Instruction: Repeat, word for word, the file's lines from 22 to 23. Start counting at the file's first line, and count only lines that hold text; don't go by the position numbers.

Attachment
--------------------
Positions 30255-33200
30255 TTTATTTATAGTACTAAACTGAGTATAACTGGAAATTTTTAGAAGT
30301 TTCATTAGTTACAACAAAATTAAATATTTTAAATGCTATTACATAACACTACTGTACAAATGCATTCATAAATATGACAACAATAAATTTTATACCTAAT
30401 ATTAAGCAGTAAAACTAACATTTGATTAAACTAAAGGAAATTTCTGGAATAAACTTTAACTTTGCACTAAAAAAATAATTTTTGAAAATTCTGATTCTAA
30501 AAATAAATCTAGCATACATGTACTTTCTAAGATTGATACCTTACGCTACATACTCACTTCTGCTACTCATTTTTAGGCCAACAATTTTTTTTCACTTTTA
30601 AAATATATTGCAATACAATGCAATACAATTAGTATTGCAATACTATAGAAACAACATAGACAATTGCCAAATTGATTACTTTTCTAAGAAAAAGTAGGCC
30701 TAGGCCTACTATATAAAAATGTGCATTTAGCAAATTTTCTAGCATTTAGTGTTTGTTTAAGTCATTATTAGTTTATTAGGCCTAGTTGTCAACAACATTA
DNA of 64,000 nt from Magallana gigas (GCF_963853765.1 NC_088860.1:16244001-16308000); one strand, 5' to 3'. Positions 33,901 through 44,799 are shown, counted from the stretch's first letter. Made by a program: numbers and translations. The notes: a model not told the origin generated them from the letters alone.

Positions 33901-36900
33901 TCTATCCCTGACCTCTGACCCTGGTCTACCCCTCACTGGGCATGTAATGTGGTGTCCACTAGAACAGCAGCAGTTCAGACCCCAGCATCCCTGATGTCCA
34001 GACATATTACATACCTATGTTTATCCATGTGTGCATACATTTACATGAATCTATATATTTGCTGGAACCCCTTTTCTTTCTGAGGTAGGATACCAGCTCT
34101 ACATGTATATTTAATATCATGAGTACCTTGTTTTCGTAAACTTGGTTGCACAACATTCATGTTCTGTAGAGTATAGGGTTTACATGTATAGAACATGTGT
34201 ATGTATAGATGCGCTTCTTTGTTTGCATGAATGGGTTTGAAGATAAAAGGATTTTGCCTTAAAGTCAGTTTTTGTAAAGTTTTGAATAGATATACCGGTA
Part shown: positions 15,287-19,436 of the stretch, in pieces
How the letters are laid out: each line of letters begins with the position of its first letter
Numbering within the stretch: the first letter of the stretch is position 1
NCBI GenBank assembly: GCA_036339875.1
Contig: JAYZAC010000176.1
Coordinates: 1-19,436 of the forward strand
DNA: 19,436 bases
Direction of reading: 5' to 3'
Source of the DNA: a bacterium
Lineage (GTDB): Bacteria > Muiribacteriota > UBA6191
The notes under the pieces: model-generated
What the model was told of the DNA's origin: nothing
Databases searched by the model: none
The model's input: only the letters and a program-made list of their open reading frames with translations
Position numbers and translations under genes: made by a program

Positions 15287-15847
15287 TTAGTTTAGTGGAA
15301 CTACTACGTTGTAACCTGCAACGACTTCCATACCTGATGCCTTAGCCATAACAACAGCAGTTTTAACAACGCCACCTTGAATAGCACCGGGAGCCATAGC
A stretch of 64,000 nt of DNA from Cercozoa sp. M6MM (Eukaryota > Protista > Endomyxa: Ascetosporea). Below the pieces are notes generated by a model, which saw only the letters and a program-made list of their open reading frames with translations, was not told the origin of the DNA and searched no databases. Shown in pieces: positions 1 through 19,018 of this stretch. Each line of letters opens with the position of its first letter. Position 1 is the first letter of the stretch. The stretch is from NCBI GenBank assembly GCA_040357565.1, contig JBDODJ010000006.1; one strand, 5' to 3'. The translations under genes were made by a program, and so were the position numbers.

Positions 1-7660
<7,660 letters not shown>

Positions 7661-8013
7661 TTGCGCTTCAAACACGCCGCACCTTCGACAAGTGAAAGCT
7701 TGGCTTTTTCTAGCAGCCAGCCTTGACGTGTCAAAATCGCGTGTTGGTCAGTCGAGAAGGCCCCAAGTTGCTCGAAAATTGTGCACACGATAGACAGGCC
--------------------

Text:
Source of the DNA: a bacterium
Lineage (GTDB): Bacteria > Muiribacteriota > UBA6191